From 1990 to 2000, Brazil’s emissions declined by 24%. After fluctuations in emissions (due to CO2 emissions and removals, particularly in the land-use change and forestry sector), Brazil’s emissions more than doubled in one year alone (2009-2010) and have remained stable at this level since. 


Overall, Brazil’s GHG emissions increased by 86% from 1990 to 2012. Brazil’s emissions are dominated by the energy and agriculture sectors (37% and 32% of 2014 emissions, respectively). The largest sources of Brazil’s energy emissions come from burning fossil fuels for transportation. 


In 2012, Brazil emitted almost 3 billion tonnes CO2 eq. GHG emissions, which is more than a half of all GHG emissions in Latin America and the Caribbean. As Brazil is among the world’s top ten GHG emitting countries, it needs to enhance emissions mitigation efforts by reducing emissions from transportation as well as by regulating unsustainable land use and deforestation. (Source: WRI, 2018; World bank, 2018)

Brazil Sustainable Development Goals Index (SDGI)

Brazil’s performance on sustainable development

The SDG Index describes a country’s progress towards achieving the 17 Sustainable Development Goals. The SDGI combines indicators of climate action with other socio-economic development measures that contextualise a country’s environmental performance with the rest of its challenges and reality. 


The global SDG Index score can be interpreted as the percentage of achievement of the goals. Each dot in the plot represents a country and its score (y-axis). Countries at the bottom score lower than the countries at the top. Sweden currently scores the highest at 85 and the Central African Republic scores lowest at 38.


Brazil’s score of 70 is slightly above the average of South American countries. Brazil performs well in the domain of renewable and affordable energy (generating more than 70% of its electricity from renewable resources). However, the country still falls short of addressing many aspects of sustainable development. This is mainly because Brazil performs poorly on measures like reducing emissions from deforestation and unsustainable patterns of consumption and production. (Source: SDGI, 2018)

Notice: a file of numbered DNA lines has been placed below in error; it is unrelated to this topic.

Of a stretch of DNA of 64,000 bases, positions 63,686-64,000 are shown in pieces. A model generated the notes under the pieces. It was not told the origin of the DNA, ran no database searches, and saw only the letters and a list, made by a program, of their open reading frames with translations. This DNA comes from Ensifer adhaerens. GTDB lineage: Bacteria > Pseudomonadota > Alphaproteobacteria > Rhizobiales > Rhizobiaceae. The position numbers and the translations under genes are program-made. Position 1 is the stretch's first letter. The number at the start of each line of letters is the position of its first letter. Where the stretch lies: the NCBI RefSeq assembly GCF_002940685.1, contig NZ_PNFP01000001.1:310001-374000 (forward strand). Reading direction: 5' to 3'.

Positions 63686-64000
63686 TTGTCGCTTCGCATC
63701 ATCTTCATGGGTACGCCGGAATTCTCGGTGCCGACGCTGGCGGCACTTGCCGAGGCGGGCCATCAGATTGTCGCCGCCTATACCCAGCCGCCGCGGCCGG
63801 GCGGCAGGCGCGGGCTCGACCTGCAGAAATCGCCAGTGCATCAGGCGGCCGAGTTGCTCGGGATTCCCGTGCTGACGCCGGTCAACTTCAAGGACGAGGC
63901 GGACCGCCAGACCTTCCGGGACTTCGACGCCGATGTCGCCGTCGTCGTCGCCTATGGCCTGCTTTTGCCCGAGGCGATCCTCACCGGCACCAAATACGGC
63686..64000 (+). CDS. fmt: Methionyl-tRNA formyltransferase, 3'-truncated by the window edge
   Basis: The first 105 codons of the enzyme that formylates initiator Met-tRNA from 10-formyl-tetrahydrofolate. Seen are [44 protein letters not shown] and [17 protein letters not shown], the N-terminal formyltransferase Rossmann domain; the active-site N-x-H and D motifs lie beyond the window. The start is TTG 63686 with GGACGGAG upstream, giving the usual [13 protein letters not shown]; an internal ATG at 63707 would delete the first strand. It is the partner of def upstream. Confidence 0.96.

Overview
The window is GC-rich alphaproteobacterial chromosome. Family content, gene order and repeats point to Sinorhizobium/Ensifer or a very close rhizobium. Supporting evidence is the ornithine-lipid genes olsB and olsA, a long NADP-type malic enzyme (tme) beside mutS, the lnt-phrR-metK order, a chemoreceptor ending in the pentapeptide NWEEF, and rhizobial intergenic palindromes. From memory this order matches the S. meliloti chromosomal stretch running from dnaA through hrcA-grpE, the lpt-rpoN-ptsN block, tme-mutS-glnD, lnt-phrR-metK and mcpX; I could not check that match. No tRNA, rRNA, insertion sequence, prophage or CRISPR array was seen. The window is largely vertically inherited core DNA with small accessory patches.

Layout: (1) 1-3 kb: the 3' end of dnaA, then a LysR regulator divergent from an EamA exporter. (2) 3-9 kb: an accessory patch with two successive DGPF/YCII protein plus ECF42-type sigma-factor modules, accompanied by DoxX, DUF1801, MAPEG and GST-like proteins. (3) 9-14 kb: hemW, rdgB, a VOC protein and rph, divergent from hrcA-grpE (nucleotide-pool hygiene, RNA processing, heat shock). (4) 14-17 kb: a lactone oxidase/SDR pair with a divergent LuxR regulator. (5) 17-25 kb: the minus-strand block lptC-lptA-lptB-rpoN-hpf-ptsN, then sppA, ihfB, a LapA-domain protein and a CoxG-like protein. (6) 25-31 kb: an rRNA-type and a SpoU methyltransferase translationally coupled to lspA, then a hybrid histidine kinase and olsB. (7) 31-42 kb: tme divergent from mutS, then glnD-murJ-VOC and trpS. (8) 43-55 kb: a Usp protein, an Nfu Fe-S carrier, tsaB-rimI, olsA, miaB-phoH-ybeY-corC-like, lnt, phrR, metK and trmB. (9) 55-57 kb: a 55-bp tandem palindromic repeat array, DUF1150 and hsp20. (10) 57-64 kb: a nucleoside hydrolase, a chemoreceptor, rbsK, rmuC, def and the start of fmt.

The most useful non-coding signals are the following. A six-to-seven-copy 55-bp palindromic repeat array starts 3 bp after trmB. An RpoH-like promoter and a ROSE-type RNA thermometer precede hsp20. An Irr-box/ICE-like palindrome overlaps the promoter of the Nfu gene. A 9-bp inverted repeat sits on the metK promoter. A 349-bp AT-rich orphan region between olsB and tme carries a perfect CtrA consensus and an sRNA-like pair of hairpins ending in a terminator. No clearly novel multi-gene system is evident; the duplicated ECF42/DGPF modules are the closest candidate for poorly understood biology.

The impacts of climate change vary by country and region. But wherever you are, local-level adaptation projects are necessary. You have all the cards in hand, now go explore our live projects and be one of the good guys.

TAKE ACTION

Brazil Sustainable Development Goals Index (SDGI)

Brazil’s performance on sustainable development

Brazil Sustainable Development Goals Index (SDGI)

The SDG Index describes a country’s progress towards achieving the 17 Sustainable Development Goals. The SDGI combines indicators of climate action with other socio-economic development measures that contextualise a country’s environmental performance with the rest of its challenges and reality. 


The global SDG Index score can be interpreted as the percentage of achievement of the goals. Each dot in the plot represents a country and its score (y-axis). Countries at the bottom score lower than the countries at the top. Sweden currently scores the highest at 85 and the Central African Republic scores lowest at 38.


Brazil’s score of 70 is slightly above the average of South American countries. Brazil performs well in the domain of renewable and affordable energy (generating more than 70% of its electricity from renewable resources). However, the country still falls short of addressing many aspects of sustainable development. This is mainly because Brazil performs poorly on measures like reducing emissions from deforestation and unsustainable patterns of consumption and production. (Source: SDGI, 2018) 


The impacts of climate change vary by country and region. But wherever you are, local-level adaptation projects are necessary. You have all the cards in hand, now go explore our live projects and be one of the good guys.

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BRAZIL | ALL PROJECTS